An orphan in search of family, love and literary fame, Poe struggled with alcoholism and was also a product of early 19th century American urban life: depressed from the era’s culture of death due to the high mortality rate and the struggles of living in poverty. Poe famously died under mysterious circumstances and his cause of death remains unknown.

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Filmed in Boston Harbor’s historic Fort Independence at Castle Island, this program combines dramatized re-enactments with O’Hare of key moments in Poe’s life, readings from Poe’s works by O’Hare, Oscar-nominated actor Chris Sarandon and actor Ben Schnetzer, and interviews with authors including Marilynne Robinson, Matthew Pearl, Jeffrey Meyers and Zach Dundas, director Roger Corman and others who reveal how Poe tapped into what it means to be human in a modern and sometimes frightening world.

 

 

 

 

“The Farthest: Voyager in Space” takes viewers on an exciting exploration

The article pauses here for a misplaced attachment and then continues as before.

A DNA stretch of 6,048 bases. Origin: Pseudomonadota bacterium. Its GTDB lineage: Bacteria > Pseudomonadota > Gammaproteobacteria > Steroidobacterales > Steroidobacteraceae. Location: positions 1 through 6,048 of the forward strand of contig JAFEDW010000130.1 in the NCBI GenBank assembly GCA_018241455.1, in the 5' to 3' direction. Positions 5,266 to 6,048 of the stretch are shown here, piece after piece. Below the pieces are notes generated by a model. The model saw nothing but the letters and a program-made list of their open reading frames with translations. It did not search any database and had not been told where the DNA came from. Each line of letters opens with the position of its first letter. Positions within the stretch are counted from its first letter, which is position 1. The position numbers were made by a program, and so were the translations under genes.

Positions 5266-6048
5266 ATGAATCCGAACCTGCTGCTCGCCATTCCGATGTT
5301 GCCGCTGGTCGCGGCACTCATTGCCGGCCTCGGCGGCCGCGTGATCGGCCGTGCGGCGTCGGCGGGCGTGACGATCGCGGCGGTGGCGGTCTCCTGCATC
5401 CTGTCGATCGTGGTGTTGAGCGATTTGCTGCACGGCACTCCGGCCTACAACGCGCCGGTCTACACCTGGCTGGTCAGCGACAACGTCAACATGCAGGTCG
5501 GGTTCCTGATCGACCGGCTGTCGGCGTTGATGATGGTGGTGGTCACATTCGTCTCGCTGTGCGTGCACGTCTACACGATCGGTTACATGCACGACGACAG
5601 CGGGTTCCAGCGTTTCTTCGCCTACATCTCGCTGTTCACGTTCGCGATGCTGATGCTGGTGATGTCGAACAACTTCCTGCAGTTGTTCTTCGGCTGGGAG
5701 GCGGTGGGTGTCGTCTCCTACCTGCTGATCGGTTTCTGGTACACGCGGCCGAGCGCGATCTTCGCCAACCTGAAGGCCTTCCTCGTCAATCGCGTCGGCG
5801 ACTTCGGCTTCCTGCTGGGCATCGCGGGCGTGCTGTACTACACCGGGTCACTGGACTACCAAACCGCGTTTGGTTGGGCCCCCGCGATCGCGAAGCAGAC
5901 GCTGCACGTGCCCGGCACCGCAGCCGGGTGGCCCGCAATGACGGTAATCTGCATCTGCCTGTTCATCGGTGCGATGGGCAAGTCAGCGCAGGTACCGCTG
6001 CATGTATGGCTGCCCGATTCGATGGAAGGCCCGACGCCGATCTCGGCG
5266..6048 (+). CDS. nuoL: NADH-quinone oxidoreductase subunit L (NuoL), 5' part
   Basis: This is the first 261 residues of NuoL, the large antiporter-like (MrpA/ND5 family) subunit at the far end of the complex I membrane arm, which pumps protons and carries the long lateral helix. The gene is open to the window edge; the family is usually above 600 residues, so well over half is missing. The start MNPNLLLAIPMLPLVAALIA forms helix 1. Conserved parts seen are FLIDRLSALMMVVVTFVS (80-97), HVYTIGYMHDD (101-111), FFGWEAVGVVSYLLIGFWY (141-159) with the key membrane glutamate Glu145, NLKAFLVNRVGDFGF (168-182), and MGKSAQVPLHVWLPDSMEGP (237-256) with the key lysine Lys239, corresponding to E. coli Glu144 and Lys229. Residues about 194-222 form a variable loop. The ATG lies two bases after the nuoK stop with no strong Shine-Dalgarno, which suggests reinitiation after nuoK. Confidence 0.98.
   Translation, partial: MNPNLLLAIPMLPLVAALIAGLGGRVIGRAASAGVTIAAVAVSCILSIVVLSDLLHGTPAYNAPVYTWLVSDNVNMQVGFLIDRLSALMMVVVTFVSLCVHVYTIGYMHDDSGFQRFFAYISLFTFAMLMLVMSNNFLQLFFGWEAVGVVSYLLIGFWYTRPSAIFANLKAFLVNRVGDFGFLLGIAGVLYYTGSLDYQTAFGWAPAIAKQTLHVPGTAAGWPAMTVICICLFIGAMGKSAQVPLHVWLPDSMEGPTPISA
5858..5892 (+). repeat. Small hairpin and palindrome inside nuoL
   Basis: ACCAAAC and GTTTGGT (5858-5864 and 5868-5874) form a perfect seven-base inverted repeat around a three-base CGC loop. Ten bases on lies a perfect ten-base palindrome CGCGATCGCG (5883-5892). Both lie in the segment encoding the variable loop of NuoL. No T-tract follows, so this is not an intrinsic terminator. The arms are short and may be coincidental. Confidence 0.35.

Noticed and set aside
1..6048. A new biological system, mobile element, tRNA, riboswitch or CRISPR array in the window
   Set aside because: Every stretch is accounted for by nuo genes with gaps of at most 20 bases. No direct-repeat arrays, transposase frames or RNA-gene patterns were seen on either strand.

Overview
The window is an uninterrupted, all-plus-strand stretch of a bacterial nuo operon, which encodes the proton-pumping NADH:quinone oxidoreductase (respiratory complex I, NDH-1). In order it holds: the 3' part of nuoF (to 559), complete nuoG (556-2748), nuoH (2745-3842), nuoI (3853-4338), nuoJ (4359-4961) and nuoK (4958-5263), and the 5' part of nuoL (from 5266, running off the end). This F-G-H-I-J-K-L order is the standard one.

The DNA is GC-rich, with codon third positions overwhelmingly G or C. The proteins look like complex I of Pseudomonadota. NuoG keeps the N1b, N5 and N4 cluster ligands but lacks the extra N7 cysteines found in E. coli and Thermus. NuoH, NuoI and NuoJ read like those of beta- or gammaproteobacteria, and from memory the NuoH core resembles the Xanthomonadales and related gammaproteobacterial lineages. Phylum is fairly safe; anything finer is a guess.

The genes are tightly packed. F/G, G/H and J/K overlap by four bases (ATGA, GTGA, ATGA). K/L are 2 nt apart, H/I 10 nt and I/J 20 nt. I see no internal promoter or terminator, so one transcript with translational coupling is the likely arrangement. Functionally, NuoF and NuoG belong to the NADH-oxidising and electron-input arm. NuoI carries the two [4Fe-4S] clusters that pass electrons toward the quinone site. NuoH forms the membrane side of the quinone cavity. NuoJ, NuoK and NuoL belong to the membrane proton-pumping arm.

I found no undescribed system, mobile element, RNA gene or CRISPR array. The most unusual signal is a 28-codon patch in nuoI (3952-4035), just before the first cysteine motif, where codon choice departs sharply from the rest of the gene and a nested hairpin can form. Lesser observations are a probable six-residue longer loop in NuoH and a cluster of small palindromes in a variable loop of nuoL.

File this DVD under: far Out. PBS Distribution has released The Farthest: Voyager in Space, a new program about NASA’s historic Voyager mission to explore our solar system and beyond. With participation from more than 20 of the original and current mission scientists, engineers and team members, the film tells captivating tales of one of humanity’s greatest achievements in exploration. From supermarket aluminum foil added at the last minute to protect the craft from radiation; to the near disasters at launch; to the emergency maneuvers to fix a crucial frozen instrument platform, viewers will get a sense of how difficult—and rewarding—space exploration can be. The documentary was an official selection in the 2017 Tribeca Film Festival as part of the festival’s Viewpoints program. (DVD includes an 18-minute  bonus feature titled Second Genesis, featuring Cassini mission scientist Carolyn Porco (who also worked on Voyager), exploring the possibility of finding life on Saturn’s moon Enceladus.